Kim Dongha: I recommended it.

It was a good idea.

Kim Dongha: Thank you.

Courtesy of TIFF
Courtesy of TIFF

Bargain starts off with what appears to be a high school student selling her virginity to a middle-aged businessman but she quickly turns the tables on him in a manner that most people won’t expect. How did you come up with ending like this?

Lee Choong Hyun: I thought it would be interesting if I turn the girl who everyone thinks a victim to a criminal, and that was the big picture of my storyline. Then I chose the ending we have now after trying many different twists. We figured that it flows with the girl’s character very well this way and makes the ending dramatic.

As a bit of a follow up question, even though it touches on unpleasant topics and illegal activities, and the male character loses his temper, there’s still an almost casualness to the film, the flow seems very even with no ramping up of the flow or pace. How did you convey that?

Lee Choong Hyun: When editing the scenario, I tried to make it hard to guess the ending while giving out hints throughout the beginning, little by little, so that there will be a twist to it. Also I figured that it will be more crucial and effective if the story flows casually than to make it a big deal out of the change of the girl’s personality.

Going back to the unexpected ending, which was different than I foresaw, I thought the removing of the wig was quite symbolic. How did you want the audience to react to her changing to the aggressor?

Lee Choong Hyun: The girl consistently lies in the beginning and reveals her real character at the end. I wanted to make the scene look more shocking by changing her look when she changes her personality.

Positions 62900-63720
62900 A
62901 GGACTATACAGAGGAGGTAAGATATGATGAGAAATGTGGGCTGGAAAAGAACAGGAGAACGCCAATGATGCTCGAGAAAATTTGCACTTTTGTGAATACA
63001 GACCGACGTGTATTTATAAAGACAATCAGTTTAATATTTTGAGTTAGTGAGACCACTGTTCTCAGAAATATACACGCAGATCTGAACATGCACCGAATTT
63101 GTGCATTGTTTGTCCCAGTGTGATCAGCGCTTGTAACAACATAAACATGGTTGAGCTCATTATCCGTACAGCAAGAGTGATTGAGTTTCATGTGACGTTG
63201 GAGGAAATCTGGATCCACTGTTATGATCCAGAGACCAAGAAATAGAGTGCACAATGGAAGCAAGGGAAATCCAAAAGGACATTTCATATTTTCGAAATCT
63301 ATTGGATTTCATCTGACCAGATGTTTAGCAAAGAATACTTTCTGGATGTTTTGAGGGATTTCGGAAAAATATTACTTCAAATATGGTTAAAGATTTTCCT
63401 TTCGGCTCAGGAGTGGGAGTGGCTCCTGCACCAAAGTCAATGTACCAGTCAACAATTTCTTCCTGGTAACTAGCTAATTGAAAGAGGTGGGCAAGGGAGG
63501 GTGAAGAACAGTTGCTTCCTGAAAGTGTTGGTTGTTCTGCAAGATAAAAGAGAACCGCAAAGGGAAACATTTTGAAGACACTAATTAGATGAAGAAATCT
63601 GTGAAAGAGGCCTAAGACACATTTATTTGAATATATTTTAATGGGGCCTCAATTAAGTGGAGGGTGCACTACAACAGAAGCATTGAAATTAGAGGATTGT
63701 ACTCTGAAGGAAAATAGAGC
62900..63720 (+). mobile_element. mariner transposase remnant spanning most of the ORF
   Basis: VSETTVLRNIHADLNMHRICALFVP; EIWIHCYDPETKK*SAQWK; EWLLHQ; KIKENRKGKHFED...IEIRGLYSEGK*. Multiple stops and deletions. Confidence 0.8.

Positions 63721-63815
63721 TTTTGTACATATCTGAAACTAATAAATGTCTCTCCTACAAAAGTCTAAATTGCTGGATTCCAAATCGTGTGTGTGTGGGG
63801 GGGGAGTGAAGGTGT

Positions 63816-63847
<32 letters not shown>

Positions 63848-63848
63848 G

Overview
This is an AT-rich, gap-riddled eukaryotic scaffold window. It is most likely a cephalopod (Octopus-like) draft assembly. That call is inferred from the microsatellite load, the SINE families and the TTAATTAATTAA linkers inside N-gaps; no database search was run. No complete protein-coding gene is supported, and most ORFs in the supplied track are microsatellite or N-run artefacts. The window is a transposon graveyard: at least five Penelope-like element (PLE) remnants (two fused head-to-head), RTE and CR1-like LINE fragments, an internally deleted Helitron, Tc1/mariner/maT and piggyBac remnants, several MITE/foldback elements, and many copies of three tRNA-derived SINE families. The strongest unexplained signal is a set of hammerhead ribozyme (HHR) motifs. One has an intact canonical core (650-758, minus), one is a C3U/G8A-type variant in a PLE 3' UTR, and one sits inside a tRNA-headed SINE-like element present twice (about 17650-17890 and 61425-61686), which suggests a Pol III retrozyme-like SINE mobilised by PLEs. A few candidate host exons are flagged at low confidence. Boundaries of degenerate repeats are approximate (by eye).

Kim Dongha: Her hair already was very short and it gets even shorter to which is such a rare style in Korea, we just wanted the image of that scene to be very shocking.

Lee Choong Hyun: The film is not a happy ending story, and I wanted people to think what a crucial world it is nowadays. However, audience seems to find it satisfying even though that was not what I intended.

Erica: They are wondering what twist you expected?

I thought he was going to be robbed. I thought she had an accomplice.

Erica: That was one of their options.

What film makers has influenced your filmmaking? Why?

Lee Choong Hyun: Bong Joon Ho (봉준호) and Na Hong Jin (나홍진). I like their sense of humor.

Last question, are you working on anything new?

Lee Choong Hyun: I’m working on a feature film scenario, but not sure if I’m going to film this yet.

Final Thoughts

Thanks so much to director Lee Choong Hyun and producer Kim Dongha for meeting with us during TIFF for the interview, it was much appreciated. Thanks also to my lovely friend Erica for acting as interpreter and translator for the interview. Bargain played at TIFF in the Short Cuts 6 program.

If you saw it, we’d love to know what you thought of it. And if you were as surprised by the twist as I was?

Cindy Zimmer

Live life to the fullest everyday - this is a the philosophy I try to live by and it's taken me on many adventures. I write about Korean culture from a non-Korean perspective as the editor/founder of ATK Magazine and I'm the Chair of the Board of Directors of the Toronto Korean Film Festival (TKFF). Previously, I ran a Korean-English language exchange group (in Toronto) for 3 years to stay connected to my three years living in Korea as an English teacher. I love music, film, food and sports and write about 3 of the 4.